credit & Posted by Jeff Knox on Thursday, September 24th, 2015 at 1:16pm. 

Meet The Usual Suspects of a Home Inspection

Home inspections are both a necessary step to buying a home and are very in-depth.  If you are a first time buyer, I bet you have never looked at home with this kind of attention to detail.  Home inspection reports can be overwhelming.  They average somewhere between 25 to 30 pages.  However, know that your home inspection will cover almost every working system and structural component of the home you are purchasing.  While there are certainly major issues which arise on a home inspection report and should never be ignored, there are often little, pesky items which are noted on almost every inspection report I've ever seen.
Major issues which should not be ignored?  Large problems with your plumbing, HVAC, roofing, foundation and electrical.  These can be what we call "deal breaker" items and they should always be remedied by a seller prior to a buyer closing on a home.  In no way am I advising you to skip or ignore major issues.  If a significant issue involving one of the aforementioned items is found on your inspection report, talk to your agent immediately about how to remedy the issue or cancel the contract.  Not all of the major issues should cause you to terminate a contract, but they should cause you some concern about repairing the issues prior to taking possession of a home.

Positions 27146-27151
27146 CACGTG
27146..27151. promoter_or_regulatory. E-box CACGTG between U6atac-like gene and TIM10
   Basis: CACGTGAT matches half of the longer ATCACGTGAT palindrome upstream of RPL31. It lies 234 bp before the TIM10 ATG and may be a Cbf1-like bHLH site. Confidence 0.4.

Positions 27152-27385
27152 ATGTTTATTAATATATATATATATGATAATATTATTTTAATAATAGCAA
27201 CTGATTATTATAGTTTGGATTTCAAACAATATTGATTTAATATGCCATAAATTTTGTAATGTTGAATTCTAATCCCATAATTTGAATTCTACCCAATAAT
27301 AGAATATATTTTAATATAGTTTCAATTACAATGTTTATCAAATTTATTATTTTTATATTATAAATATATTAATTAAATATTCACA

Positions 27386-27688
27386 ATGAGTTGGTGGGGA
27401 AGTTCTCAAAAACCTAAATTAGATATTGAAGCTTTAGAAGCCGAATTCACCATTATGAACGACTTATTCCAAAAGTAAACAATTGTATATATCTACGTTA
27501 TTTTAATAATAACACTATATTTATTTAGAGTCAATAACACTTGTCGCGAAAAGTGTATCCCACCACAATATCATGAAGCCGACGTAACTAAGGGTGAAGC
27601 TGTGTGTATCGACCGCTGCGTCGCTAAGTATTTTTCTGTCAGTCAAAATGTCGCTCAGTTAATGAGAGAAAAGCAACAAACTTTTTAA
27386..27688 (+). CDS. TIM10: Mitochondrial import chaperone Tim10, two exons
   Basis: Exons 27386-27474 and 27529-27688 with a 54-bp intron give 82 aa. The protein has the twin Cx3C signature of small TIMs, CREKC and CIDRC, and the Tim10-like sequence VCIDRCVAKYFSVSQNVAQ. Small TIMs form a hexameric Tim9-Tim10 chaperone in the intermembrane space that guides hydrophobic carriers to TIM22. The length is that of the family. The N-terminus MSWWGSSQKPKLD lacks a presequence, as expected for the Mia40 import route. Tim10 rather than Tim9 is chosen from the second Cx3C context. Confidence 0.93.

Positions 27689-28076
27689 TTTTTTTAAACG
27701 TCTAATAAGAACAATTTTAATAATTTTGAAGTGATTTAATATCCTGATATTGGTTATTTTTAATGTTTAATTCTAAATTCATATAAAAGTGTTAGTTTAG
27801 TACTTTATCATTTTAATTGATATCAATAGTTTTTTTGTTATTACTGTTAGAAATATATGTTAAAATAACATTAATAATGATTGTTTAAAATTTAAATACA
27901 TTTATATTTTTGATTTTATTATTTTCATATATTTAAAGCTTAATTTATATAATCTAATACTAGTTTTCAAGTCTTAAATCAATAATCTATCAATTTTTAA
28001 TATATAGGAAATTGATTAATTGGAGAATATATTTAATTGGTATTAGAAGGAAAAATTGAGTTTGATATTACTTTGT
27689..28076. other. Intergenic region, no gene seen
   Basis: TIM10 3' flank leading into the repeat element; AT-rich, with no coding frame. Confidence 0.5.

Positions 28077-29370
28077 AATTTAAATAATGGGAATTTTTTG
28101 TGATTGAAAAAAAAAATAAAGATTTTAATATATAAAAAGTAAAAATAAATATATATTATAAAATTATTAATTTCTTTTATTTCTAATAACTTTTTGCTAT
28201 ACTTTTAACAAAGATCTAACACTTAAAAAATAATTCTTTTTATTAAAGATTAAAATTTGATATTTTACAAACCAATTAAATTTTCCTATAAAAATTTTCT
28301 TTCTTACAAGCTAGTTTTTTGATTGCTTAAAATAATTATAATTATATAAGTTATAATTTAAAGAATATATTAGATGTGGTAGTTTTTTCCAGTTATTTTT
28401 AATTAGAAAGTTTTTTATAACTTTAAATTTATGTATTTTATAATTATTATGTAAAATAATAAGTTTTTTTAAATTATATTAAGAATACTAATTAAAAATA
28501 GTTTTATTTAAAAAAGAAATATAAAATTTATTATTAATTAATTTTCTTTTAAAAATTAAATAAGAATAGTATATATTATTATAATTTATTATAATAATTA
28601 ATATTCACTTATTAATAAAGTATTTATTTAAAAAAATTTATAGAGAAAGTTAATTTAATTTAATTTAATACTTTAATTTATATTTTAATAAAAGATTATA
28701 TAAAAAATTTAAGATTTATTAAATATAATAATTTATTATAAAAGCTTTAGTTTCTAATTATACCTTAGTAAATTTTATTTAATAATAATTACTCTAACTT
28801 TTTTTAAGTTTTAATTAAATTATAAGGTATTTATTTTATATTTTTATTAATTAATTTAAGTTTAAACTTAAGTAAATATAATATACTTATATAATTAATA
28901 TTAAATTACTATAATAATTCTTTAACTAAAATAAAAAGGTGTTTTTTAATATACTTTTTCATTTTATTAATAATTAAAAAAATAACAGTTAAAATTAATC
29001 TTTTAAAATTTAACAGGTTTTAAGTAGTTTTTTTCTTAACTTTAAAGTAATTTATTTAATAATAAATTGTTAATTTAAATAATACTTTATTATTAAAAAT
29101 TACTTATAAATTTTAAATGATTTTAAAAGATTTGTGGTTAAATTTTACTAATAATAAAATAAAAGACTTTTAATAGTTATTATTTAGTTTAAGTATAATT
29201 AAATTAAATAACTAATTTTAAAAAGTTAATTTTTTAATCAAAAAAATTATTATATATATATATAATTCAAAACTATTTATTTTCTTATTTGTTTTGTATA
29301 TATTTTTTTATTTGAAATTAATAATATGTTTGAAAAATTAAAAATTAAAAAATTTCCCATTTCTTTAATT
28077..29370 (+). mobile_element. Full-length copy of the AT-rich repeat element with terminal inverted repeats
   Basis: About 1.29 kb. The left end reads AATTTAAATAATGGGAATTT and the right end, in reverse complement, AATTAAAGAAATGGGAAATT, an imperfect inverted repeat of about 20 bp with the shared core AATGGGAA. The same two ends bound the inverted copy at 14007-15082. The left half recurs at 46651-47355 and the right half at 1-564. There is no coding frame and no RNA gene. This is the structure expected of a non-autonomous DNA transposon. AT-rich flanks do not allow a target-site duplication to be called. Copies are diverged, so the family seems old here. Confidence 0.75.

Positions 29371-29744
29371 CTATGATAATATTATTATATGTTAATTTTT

A Little Background on Home Inspectors

OK, so let's get a few things out of the way first.  (1) Home inspectors will absolutely find things wrong with every home.  Why?  Because you're typically paying them about .10 per square foot for the inspection.  Meaning, if you are buying a 3,000 square foot home, you may expect to pay around $300 for your home inspection.  Some inspectors are higher in pricing and some are lower.  But, be careful when you hire a discount inspector.  The old adage of "you get what you pay for" absolutely applies to home inspections as well.